The construction industry is an acute example where the rates of suicide are many times higher than workplace accidents – in fact, the male suicide rate in the construction industry is higher than in any other industry in New Zealand
Mental health in the workplace – lessons from the BRANZ research report – By Sarah-Lee Stead and Richard Monigatti
Promoting the psychological health and safety of workers at work is an important aspect of ensuring businesses meet their obligations under the Health and Safety at Work Act. In the construction industry, businesses should be especially aware that workers may be under significant stress from personal as well as workplace issues, and they may need your support.
A high percentage of New Zealanders suffer from mental health issues or distress. Unfortunately, the construction industry is an acute example where the
rates of suicide are many times higher than workplace accidents. In fact, the male suicide rate in the construction industry is higher than in any
other industry in New Zealand.
In 2018, BRANZ released a research report focused on improving mental health and reducing suicide rates within the construction industry.
The cause of the problem
The report addresses some specific factors contributing to the high rate of mental health issues in the construction industry. Some significant observations are as follows.
There is a ‘harden up’ attitude and staunch culture within the industry that does not always encourage individuals to check in with each other or talk about what is causing them mental distress. This impacts on participation in voluntary wellness programmes.
There is a lack of tolerance and promotion of diversity, including in relation to ethnicity and sexuality. Workplaces need to develop culturally sensitive models for dealing with mental health issues.
Construction is a high-stress industry, in particular given the ‘boom-bust’ nature of workflow. Both boom and bust periods put pressure on workers and can result in absenteeism, presenteeism and the frequent movement or loss of talent from the workforce. Increasingly informed and demanding consumers also contribute to the high-stress nature of the industry.
People perceive trades as an undervalued career path. Participants in the study considered that high-risk or vulnerable individuals may be more likely to join the industry as a result of its position as the ‘other option’ to attending university, particularly during boom periods.
Substance abuse is also prevalent in the construction industry.
The report emphasises that workplace culture is a key factor contributing to safer workplaces, and identifies a connection between good mental health and a lower risk of physical harm. In addition, mental distress lowers productivity and increases costs, which may exacerbate already high-pressure and stressful work environments.
All of these issues are crucial considerations in a physically high-risk industry such a construction, where a small mistake could lead to serious injury.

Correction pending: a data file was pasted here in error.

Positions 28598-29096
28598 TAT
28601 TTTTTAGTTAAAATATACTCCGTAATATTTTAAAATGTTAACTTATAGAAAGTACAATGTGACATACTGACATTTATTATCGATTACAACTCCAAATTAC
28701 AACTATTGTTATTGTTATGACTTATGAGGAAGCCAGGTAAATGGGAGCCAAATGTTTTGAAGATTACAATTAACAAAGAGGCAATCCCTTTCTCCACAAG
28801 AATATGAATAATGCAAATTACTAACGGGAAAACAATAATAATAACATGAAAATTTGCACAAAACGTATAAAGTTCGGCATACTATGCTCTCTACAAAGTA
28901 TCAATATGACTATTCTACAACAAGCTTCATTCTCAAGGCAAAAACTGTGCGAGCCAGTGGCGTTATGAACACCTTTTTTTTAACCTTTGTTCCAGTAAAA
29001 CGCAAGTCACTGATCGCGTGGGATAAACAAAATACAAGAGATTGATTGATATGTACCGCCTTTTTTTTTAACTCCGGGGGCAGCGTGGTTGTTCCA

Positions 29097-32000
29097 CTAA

Finding a solution
The report emphasised that solutions must be tailored specifically to each issue in the context of the wider industry environment. For example, although promoting strengths-based wellness (i.e. focusing on how to maximise those things that make you feel well, not focusing on problems and risks) might be a sound approach to improving mental health in some workplaces, there are indications that such programmes are having trouble gaining traction in the construction industry.
The BRANZ report suggests that an approach which is created in partnership with the industry is key to finding effective resolutions. Factors such as geographical location, company policy, management styles and community demographics will play a part in the risks faced.
As a way forward, the BRANZ report suggests the Australian MATES in Construction programme as a possible solution to the high suicide rates in the New Zealand construction industry. MATES in Construction has been designed specifically for the needs of the construction industry. The programme aims to work from within organisations by providing education and training workers to be able to act as ‘connectors’ or ‘ASIST workers’ (applied suicide intervention skills training) who can support their co-workers in times of mental distress and connect them to professional help.
Following the BRANZ report, MATES in Construction has gained traction in New Zealand with support from industry bodies and a number of construction companies opting to trial the programme for their staff.
Site Safe has progressed the BRANZ report and undertaken further research into the alarming trends in the construction industry. The Site Safe study reviewed 300 coroners’ reports of suicide in construction that occurred between 2007 and 2017. The findings from the Site Safe study are being shared with the government, industry and Site Safe member businesses, and will inform the future development of prevention and mental health promotion programmes in the industry.
Where to now?
The increasing awareness around mental health issues and the allocation of resources towards research and mental health programmes is promising, and will form the foundations for positive culture change in the construction industry.
What is clear from the BRANZ report is participants have a strong appetite for culture change. We recommend that you support your businesses and workers to take this issue seriously and get onboard with promoting mental health in your workplace as part of your broader approach to health and safety, whether that be through the uptake of MATES in Construction or your own business-specific initiatives.
Sarah-Lee Stead is a special counsel and Richard Monigatti an associate within the specialist health and safety team at Kensington Swan kensingtonswan.com